Powerful in its scope and meaning, Jovan Landry has put together a fantastic crew to produce Synergy, the first all-female hip hop record to come out of Chicago. Completely performed, mixed, produced, and marketed by women; Synergy is a revelation that’s been a long time coming. Not only is it a statement of intent, it is tangible proof that the female-lead hip hop movement is here to stay. With contributions from a litany of local emcees, including Glitter Moneyyy, Sauda Muse, Jade The Ivy, Sundé, Tee Spirit, JuJu MinXXX, Tweak'G, and Landry; and production credits from Landry, _Qisum, Schenay, K Flow and mixed by Viibez, the record not only hits hard, it grooves on every level. From the rapid fire flows, to the killer beats, to the affirming interludes proclaiming female involvement in hip hop from the very beginning, the entire album works with masterful intent. This is a must own for any Chicago hip hop head, so scoot your ass over to their page and click “BUY” on this one to support the Synergy crew!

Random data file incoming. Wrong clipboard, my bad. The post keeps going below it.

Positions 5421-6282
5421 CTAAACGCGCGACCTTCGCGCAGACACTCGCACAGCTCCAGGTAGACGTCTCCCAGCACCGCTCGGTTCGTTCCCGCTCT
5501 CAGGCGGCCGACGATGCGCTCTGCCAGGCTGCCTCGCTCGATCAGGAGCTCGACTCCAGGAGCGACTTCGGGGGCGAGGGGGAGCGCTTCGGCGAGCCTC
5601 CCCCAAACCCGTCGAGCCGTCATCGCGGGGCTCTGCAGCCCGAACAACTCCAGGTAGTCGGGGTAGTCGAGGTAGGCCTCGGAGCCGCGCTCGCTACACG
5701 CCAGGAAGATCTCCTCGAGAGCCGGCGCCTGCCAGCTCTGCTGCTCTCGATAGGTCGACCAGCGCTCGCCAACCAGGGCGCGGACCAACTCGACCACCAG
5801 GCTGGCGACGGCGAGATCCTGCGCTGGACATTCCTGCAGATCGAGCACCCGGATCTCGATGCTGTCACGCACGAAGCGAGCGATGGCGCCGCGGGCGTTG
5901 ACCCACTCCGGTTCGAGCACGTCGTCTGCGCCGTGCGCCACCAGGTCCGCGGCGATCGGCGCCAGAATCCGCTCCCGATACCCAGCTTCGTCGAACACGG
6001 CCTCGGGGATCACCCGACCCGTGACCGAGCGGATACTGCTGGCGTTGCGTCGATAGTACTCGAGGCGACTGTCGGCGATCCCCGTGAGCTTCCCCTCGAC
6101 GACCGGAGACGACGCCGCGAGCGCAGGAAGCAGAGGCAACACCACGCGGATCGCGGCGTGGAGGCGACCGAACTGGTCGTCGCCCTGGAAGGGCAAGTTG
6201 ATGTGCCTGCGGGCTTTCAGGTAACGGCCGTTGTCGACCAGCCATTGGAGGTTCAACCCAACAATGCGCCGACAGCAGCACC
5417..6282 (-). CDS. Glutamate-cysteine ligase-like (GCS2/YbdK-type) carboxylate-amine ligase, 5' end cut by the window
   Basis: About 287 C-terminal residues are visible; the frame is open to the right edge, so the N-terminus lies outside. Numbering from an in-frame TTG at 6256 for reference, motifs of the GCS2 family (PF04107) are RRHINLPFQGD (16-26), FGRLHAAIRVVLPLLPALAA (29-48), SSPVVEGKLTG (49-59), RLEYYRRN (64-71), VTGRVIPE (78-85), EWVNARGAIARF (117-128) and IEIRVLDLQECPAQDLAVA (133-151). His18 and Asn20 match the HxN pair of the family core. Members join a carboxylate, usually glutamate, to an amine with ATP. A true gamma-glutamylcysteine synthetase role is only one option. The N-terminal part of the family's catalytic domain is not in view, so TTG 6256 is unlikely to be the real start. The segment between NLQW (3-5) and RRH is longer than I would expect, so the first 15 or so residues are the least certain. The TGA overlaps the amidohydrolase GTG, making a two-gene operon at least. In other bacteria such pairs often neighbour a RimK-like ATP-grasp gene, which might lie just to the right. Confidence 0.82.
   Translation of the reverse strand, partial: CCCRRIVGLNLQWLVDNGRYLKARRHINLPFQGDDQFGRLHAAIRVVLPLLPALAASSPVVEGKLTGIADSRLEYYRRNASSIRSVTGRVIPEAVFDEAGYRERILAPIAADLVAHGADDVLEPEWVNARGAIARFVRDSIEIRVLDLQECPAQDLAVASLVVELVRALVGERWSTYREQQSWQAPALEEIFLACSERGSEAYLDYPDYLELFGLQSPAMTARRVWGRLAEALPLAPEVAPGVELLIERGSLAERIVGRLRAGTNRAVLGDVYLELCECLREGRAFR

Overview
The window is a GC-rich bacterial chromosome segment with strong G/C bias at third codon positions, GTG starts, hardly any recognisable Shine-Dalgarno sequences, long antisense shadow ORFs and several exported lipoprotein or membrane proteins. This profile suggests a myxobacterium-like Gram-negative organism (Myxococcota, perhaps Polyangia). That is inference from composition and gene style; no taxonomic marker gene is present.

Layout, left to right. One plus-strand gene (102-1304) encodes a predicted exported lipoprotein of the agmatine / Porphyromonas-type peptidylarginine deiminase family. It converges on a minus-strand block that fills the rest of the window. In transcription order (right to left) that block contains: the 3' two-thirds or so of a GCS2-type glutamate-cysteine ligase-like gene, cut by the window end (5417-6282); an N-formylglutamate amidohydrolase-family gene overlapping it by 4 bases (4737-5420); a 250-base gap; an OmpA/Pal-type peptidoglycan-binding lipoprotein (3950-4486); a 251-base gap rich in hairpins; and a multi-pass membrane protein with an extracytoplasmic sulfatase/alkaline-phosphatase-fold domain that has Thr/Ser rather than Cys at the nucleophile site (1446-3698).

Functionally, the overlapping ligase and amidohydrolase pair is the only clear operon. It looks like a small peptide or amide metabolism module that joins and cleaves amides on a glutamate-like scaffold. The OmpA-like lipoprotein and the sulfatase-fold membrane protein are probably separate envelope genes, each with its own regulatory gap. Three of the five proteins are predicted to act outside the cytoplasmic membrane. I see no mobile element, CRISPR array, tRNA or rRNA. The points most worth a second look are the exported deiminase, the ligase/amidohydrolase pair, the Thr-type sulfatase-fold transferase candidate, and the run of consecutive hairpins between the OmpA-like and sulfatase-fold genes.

You can catch the Synergy crew at the Hip-Hop Theatre festival at Uplift HS on April 8th, 10am and at The Paper Machete show at the Green Mill on May 4th, at 3pm.
Oozing Wound / Thrill Jockey